The millimeter-scale RoboBee can fly, dive into water, swim around, and then take off into the air again. At just 175 milligrams, it's 1,000 times lighter than any other aerial-to-aquatic robot. Designed at Harvard's microrobotics laboratory, the RoboBee is outfitted with four tiny "floaties" and a chamber that converts water into oxyhydrogen, fuel that combusts to propel the robot out of the water.
“The RoboBee represents a platform where forces are different than what we – at human scale – are used to experiencing,” says researcher Robert Wood. “While flying the robot feels as if it is treading water; while swimming it feels like it is surrounded by molasses. The force from surface tension feels like an impenetrable wall. These small robots give us the opportunity to explore these non-intuitive phenomena in a very rich way.”
The gas increases the robot’s buoyancy, pushing the wings out of the water and the floaties stabilize the RoboBee on the water’s surface. From there, a tiny, novel sparker inside the chamber ignites the gas, propelling the RoboBee out of the water. The robot is designed to passively stabilize in air, so that it always lands on its feet.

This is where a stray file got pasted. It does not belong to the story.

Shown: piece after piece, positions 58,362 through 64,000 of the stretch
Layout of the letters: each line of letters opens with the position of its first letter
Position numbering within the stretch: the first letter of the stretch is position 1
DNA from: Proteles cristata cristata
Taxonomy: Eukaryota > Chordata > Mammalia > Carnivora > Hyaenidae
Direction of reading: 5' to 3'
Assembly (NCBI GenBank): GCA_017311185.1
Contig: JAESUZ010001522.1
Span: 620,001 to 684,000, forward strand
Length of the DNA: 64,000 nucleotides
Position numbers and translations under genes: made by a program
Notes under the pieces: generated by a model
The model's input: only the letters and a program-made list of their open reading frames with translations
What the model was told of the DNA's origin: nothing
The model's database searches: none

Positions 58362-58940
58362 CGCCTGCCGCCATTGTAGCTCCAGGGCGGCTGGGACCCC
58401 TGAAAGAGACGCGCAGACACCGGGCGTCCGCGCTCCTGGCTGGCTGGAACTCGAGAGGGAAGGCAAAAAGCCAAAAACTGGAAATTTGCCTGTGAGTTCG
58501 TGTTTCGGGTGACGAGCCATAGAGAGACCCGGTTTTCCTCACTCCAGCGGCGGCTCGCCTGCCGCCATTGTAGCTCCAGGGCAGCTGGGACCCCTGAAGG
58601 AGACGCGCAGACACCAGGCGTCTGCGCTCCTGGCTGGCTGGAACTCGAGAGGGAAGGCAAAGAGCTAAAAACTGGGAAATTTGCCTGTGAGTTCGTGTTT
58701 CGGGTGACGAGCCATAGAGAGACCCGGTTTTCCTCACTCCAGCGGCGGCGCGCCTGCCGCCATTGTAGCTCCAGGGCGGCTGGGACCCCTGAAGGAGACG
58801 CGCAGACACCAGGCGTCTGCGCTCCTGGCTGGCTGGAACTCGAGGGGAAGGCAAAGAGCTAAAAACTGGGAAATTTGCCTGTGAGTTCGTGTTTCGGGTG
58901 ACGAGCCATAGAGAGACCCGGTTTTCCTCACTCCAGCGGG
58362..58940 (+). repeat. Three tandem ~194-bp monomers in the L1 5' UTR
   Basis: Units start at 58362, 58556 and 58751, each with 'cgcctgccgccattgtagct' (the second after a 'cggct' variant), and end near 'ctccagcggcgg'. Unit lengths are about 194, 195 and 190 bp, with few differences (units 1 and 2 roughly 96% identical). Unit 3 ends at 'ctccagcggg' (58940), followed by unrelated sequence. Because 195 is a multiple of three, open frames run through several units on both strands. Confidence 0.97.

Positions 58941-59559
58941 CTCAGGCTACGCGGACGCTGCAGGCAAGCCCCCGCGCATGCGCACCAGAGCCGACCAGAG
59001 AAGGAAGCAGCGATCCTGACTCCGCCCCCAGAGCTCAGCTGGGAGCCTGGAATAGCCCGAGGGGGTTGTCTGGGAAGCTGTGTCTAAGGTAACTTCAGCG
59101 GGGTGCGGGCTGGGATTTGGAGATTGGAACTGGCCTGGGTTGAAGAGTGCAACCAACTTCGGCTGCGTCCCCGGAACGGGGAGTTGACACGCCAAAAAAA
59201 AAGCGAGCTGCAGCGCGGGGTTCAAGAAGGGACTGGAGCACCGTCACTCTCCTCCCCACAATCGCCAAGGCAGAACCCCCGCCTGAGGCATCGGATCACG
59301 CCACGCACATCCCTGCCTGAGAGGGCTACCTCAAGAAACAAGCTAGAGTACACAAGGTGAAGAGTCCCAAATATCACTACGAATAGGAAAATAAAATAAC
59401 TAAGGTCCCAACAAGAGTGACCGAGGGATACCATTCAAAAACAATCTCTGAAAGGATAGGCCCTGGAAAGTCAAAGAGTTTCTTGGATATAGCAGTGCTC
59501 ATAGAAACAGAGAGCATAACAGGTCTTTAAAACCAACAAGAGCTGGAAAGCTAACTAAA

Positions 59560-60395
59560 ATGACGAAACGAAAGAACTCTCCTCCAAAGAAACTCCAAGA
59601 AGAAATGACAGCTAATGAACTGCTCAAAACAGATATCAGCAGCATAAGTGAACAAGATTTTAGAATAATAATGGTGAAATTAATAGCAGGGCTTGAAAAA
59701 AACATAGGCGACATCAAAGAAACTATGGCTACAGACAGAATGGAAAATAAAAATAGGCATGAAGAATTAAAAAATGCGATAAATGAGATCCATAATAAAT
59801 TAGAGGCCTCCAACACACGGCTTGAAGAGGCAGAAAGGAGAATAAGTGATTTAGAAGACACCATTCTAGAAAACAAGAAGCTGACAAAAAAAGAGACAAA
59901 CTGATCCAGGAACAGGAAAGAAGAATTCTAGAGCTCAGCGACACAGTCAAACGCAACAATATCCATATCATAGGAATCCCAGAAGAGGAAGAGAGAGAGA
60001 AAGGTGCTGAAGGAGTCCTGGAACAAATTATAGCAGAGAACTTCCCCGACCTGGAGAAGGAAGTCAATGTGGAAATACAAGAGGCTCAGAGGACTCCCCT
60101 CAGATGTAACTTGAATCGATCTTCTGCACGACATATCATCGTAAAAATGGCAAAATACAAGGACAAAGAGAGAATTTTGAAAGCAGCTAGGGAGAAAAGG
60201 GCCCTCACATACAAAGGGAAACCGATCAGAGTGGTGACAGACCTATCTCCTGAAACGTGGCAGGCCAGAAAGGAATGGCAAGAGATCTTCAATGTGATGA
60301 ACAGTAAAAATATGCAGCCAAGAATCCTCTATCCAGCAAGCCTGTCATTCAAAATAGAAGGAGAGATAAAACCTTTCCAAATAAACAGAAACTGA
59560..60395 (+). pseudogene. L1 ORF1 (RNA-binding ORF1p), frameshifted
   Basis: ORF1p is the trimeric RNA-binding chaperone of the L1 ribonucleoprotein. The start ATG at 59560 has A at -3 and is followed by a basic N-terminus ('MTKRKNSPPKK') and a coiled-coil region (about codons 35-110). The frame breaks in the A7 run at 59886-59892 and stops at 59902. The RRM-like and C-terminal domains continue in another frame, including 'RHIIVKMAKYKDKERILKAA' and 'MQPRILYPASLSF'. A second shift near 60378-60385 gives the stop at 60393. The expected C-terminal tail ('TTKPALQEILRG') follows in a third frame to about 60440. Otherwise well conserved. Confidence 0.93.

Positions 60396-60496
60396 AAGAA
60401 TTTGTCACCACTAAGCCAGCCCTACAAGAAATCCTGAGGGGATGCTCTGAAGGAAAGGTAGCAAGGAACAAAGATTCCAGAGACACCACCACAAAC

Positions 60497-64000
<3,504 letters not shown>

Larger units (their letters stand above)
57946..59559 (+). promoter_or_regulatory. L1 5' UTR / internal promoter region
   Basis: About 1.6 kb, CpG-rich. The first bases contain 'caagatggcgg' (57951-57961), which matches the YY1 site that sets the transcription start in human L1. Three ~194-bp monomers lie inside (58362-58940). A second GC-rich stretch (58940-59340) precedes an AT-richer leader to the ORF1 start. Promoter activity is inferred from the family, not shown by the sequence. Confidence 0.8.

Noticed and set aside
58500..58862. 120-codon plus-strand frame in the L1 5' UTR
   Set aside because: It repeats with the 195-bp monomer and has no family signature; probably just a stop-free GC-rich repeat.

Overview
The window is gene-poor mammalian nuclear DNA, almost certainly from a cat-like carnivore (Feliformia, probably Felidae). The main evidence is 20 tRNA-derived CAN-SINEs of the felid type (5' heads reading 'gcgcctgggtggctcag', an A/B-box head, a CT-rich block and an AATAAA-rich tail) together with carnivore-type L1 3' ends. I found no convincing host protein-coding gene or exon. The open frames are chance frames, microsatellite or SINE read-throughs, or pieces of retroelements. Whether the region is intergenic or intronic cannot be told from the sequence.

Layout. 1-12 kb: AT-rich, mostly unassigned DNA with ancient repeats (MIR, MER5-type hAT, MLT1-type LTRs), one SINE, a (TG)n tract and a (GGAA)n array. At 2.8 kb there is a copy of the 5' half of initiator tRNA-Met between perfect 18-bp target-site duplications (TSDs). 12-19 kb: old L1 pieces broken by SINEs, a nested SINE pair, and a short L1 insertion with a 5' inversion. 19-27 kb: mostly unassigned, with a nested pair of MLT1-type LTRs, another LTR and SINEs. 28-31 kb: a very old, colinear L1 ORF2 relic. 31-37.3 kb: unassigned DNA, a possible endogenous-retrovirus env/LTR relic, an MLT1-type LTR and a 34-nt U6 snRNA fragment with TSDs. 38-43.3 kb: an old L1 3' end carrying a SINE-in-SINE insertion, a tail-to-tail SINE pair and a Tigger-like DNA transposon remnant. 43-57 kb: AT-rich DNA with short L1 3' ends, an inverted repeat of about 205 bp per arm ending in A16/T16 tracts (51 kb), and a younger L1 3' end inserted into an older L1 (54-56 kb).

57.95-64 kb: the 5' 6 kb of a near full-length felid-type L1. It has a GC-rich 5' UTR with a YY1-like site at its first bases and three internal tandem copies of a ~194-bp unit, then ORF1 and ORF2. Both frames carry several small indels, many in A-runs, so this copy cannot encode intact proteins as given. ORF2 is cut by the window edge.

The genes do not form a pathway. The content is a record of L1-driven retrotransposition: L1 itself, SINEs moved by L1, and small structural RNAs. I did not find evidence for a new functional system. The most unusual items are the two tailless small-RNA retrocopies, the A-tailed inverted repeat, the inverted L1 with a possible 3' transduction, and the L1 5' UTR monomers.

“By modifying the vehicle design, we are now able to lift more than three times the payload of the previous RoboBee,” said (researcher Yufeng) Chen. “This additional payload capacity allowed us to carry the additional devices including the gas chamber, the electrolytic plates, sparker, and buoyant outriggers, bringing the total weight of the hybrid robot to 175 miligrams, about 90mg heavier than previous designs. We hope that our work investigating tradeoffs like weight and surface tension can inspire future multi-functional microrobots – ones that can move on complex terrains and perform a variety of tasks.”
"A biologically inspired, flapping-wing, hybrid aerial-aquatic microrobot" (ScienceRobotics)